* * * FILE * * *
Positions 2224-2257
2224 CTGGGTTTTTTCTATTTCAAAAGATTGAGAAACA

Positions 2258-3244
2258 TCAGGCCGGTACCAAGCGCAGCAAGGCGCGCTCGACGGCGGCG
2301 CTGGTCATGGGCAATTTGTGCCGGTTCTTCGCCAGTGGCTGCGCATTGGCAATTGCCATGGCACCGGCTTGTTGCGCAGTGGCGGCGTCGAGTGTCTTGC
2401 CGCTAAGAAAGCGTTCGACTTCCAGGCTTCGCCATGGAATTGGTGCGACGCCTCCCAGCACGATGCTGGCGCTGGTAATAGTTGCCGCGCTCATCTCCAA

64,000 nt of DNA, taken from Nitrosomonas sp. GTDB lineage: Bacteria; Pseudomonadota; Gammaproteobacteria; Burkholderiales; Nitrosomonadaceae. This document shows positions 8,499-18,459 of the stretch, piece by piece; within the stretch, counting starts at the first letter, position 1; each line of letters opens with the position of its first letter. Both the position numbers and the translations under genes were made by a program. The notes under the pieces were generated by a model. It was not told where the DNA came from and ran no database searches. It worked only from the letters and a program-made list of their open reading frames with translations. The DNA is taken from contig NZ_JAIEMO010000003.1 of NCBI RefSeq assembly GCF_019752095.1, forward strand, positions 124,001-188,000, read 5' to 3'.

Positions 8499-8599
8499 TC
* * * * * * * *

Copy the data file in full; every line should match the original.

Positions 2224-2257
2224 CTGGGTTTTTTCTATTTCAAAAGATTGAGAAACA

Positions 2258-3244
2258 TCAGGCCGGTACCAAGCGCAGCAAGGCGCGCTCGACGGCGGCG
2301 CTGGTCATGGGCAATTTGTGCCGGTTCTTCGCCAGTGGCTGCGCATTGGCAATTGCCATGGCACCGGCTTGTTGCGCAGTGGCGGCGTCGAGTGTCTTGC
2401 CGCTAAGAAAGCGTTCGACTTCCAGGCTTCGCCATGGAATTGGTGCGACGCCTCCCAGCACGATGCTGGCGCTGGTAATAGTTGCCGCGCTCATCTCCAA

64,000 nt of DNA, taken from Nitrosomonas sp. GTDB lineage: Bacteria; Pseudomonadota; Gammaproteobacteria; Burkholderiales; Nitrosomonadaceae. This document shows positions 8,499-18,459 of the stretch, piece by piece; within the stretch, counting starts at the first letter, position 1; each line of letters opens with the position of its first letter. Both the position numbers and the translations under genes were made by a program. The notes under the pieces were generated by a model. It was not told where the DNA came from and ran no database searches. It worked only from the letters and a program-made list of their open reading frames with translations. The DNA is taken from contig NZ_JAIEMO010000003.1 of NCBI RefSeq assembly GCF_019752095.1, forward strand, positions 124,001-188,000, read 5' to 3'.

Positions 8499-8599
8499 TC